What is causing a bit of concern is the ALSDE setting different benchmarks for students based on their race, poverty status, or disability status. Alabama’s benchmarks are the lowest I have seen of all of the ESEA Waiver requests.
I suppose it will take more than a few of us to express concern over the very low benchmarks and wide gaps among subgroups for the ALSDE or the feds to take notice. This subject, the wide range of benchmarks set under Alabama’s proposed ESEA waiver, deserves its own discussion. Stay tuned.
What You Can Do with PARCA’s Data
So let’s say you do go to the PARCA site and review your child’s school’s data. Let’s say that you are concerned about how many red blocks you see. What can you do?
The ALSDE has included the following in the ESEA Waiver request on the top of page 50 (my favorite parts are in red):
The new state accountability system will prompt all stakeholders to ask difficult questions about increasing academic achievement and raising instructional quality within Alabama‘s schools. An Accountability Delivery Plan will be developed that focuses on the implementation of the new ESEA Flexibility that will include the following:
1. Recognizing and embracing “collective ownership of the problems/struggles/achievements of public schools” by entire communities.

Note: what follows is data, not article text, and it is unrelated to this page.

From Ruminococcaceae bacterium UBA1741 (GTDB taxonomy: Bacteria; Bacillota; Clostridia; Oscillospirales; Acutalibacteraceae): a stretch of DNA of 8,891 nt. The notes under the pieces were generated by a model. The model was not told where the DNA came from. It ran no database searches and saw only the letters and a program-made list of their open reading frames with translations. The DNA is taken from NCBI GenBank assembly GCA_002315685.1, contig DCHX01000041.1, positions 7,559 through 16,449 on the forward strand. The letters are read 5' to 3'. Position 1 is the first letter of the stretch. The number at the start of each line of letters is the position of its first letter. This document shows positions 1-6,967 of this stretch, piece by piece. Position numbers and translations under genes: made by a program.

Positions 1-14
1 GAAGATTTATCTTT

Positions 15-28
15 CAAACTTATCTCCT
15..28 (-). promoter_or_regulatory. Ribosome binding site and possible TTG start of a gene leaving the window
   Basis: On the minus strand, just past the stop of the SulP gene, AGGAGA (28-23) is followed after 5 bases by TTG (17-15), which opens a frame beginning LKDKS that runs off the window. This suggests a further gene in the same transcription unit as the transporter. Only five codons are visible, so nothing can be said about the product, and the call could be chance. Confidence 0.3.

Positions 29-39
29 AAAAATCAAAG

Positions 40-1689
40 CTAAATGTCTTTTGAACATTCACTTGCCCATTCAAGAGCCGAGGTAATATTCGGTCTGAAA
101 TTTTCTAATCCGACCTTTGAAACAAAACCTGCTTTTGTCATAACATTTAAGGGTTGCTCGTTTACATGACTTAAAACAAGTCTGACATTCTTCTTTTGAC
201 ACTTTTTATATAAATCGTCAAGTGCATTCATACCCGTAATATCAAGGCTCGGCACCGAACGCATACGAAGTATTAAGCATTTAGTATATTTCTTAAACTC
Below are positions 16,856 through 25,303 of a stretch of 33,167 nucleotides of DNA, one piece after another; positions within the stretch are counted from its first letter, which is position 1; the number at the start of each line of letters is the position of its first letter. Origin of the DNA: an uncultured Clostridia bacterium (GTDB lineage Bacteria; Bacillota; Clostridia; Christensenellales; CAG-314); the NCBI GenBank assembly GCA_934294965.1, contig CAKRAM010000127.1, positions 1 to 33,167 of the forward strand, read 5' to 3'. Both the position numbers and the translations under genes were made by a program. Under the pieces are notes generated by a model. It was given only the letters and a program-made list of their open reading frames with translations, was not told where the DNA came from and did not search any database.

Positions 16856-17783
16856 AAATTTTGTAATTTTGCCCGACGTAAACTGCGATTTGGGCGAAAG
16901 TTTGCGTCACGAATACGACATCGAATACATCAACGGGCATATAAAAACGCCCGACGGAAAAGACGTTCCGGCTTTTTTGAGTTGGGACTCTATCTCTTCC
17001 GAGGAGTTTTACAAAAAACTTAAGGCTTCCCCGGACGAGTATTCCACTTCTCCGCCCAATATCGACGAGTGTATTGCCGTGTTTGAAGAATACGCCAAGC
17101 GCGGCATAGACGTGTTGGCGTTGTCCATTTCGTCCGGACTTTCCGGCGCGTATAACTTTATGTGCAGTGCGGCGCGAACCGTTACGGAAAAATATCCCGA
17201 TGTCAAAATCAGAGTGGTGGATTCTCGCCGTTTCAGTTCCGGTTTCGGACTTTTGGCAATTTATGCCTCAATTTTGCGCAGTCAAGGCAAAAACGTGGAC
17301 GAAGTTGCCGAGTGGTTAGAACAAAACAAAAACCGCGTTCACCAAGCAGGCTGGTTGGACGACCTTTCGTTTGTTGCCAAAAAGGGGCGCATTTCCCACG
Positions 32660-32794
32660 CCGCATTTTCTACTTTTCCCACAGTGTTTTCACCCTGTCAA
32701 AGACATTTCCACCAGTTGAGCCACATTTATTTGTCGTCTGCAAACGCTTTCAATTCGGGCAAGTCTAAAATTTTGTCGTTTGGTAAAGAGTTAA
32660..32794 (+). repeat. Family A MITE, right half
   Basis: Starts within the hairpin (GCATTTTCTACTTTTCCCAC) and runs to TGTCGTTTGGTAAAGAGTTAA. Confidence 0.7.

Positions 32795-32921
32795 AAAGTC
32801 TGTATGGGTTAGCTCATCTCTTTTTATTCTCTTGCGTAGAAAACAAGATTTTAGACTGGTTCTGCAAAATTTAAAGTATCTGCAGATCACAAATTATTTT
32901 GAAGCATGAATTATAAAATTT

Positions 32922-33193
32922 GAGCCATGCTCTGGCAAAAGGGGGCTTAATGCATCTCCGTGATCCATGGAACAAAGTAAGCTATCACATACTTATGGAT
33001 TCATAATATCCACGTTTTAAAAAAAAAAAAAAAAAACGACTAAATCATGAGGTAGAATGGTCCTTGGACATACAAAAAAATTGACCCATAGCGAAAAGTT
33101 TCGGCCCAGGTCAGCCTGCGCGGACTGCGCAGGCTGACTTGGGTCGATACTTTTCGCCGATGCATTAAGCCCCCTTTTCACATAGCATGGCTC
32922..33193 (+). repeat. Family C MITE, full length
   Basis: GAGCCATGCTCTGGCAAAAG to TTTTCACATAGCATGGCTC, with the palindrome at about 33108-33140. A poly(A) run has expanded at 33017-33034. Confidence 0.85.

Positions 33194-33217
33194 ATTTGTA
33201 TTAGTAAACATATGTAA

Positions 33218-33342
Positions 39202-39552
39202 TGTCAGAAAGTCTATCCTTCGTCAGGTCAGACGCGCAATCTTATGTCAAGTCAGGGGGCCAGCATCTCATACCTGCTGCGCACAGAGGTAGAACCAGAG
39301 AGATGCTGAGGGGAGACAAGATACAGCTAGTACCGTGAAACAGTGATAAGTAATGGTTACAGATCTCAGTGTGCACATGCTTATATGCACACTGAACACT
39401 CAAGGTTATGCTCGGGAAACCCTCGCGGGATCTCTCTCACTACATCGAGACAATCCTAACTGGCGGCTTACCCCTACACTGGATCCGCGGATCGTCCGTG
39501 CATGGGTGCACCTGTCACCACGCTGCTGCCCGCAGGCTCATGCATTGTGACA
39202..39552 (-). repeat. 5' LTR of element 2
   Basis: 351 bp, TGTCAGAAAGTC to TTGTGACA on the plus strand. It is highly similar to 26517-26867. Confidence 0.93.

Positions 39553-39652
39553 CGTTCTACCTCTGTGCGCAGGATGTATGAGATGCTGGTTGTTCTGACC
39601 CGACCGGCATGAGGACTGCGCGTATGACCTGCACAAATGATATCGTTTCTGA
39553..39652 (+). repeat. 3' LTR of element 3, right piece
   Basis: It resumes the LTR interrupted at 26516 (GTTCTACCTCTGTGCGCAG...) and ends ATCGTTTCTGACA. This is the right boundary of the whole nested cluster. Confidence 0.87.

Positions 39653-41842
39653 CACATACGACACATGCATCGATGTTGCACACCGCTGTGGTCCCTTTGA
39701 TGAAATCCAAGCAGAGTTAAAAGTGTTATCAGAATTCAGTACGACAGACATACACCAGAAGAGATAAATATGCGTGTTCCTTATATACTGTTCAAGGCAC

2. Increasing the transparency of the accountability system so that all stakeholders have access to and an understanding of the metrics utilized to measure system, school, and student success.
3. Creating professional development opportunities for teachers and leaders aligned with and descriptive of the new accountability system.
So obviously the ALSDE wants our school community to ask the tough questions of our school leaders, right? So we can all have “collective ownership” for success, right?
Take the time to share PARCA’s data with your school’s principal, school board members, and even the superintendent of your system. Here’s a link to data that PARCA has compiled over the past seven years (!) to show trends by subgroup. PARCA even breaks down the trends by school, not just systems.
And if your school’s and system’s PARCA data reflect above-average or stellar success, take the time to send an e-mail to your teachers and principals (and school board and superintendent!) and express that you are pleased. Acknowledging our school personnel’s efforts in ensuring children learn the material measured by the ARMT is absolutely necessary. It’s easy to pile on when test data is not good, but to step up and say thank you when the data is good is more difficult. We shouldn’t take great test scores for granted. It takes a lot of effort to show improvement and success on standardized tests. Let’s thank those who work so hard. They deserve our thanks.
There’s a nice way to inquire about these test results by simply sending an e-mail with a link to the results and ask for your school leaders’ thoughts on what the test data says. Or perhaps you could make an appointment to chat with your school’s principal or assistant principal.
The Questions You Could Ask
- Why are our scores at the level they are?
- How are you measuring progress from year to year?
- What are our teachers and school leaders doing to improve student achievement?
- What can I do to help improve achievement?
- What can our parent and family groups (PTAs and PTOs) do to help improve student achievement?
The Answers You Don’t Want to Hear